PSY, the South Korean rapper with the viral hit "Gangnam Style," apologized on Friday for two performances featuring anti-American lyrics nearly a decade ago. The popularity of the rapper/singer's video (the most-watched video ever on YouTube since its debut in July with nearly 1 billion hits) landed him a slot Sunday night at “Christmas in Washington,” the annual holiday concert held at the National Building Museum. President Barack Obama and his family attended.
PSY's apology came after reports were widely circulated about his performances attacking the U.S. and its military policies first in 2002 and again in 2004. In his apology on Friday, PSY emphasized his appreciation for America.
“As a proud South Korean who was educated in the United States and lived there for a very significant part of my life, I understand the sacrifices American servicemen and women have made to protect freedom and democracy in my country and around the world. The song I featured in—eight years ago—was part of a deeply emotional reaction to the war in Iraq and the killing of two Korean schoolgirls that was part of the overall antiwar sentiment shared by others around the world at that time. While I’m grateful for the freedom to express oneself, I’ve learned there are limits to what language is appropriate and I’m deeply sorry for how these lyrics could be interpreted. I will forever be sorry for any pain I have caused by those words.I have been honored to perform in front of American soldiers in recent months—including an appearance on the Jay Leno show specifically for them—and I hope they and all Americans can accept my apology. While it’s important that we express our opinions, I deeply regret the inflammatory and inappropriate language I used to do so. In my music, I try to give people a release, a reason to smile. I have learned that thru music, our universal language we can all come together as a culture of humanity and I hope that you will accept my apology.”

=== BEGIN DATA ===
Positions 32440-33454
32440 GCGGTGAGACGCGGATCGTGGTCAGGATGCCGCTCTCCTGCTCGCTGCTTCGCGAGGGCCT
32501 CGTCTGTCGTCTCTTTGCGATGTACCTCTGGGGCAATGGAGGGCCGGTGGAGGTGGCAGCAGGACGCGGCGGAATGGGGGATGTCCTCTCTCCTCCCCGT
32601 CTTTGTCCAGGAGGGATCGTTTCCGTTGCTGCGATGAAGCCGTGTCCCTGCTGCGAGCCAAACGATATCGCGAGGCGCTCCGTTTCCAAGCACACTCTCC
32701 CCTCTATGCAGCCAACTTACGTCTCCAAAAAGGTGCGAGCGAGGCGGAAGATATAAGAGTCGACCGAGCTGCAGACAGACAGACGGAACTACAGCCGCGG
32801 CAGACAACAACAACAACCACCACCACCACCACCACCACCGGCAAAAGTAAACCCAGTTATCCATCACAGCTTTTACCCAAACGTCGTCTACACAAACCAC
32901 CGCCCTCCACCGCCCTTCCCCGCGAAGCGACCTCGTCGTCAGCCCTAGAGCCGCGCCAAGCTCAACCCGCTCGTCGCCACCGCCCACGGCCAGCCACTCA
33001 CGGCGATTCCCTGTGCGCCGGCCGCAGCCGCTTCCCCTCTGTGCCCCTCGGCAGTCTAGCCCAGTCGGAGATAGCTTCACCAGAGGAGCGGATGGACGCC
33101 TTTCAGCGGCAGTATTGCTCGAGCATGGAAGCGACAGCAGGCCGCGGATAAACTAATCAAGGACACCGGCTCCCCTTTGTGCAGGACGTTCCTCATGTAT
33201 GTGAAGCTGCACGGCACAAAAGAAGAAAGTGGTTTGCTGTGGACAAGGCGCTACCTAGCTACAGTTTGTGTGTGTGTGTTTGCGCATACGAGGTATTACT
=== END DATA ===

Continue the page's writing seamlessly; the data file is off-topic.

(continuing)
In 2002, two 13-year-old girls were run over and killed by a U.S. military vehicle. Korean protests called for less U.S. military presence in South Korea, and PSY participated in a concert performance holding a mockup of a tank which he smashed it to pieces with his mic stand.
Two years later in 2004 during the U.S. occupation of Iraq, a jihadist group captured a Christian missionary named Kim Sun-Il, demanding for South Korea to withdraw the country's 3,000 troops to Iraq as part of the occupying forces. The South Korean government refused to negotiate with terrorists, and the group released a tape of Kim’s execution, telling South Koreans to blame America.
Anti-American activists were angered once again, protesting the terrorists' actions and as well as the U.S. occupation. A protest concert was held in Seoul where PSY and fellow South Korean rappers performed angry anti-American songs. One song in particular had some urging President Obama to not attend "Christmas in Washington." PSY performed a song titled "Dear American," written by South Korean metal band N.E.X.T., that lambasts U.S. military policies; the song's chorus asks for America to "Stop the War."
The annual "Christmas in Washington" special, which raised money for the Children's National Medical Center in Washington, aired on TBS Sunday night, and President Obama greeted PSY on stage. In his brief remarks, President Obama said that Christmas is a time to share the blessings we have with those who have less, especially those who are “spending this holiday in a hospital bed, or a shelter, or protecting our freedom on a battlefield far from home.”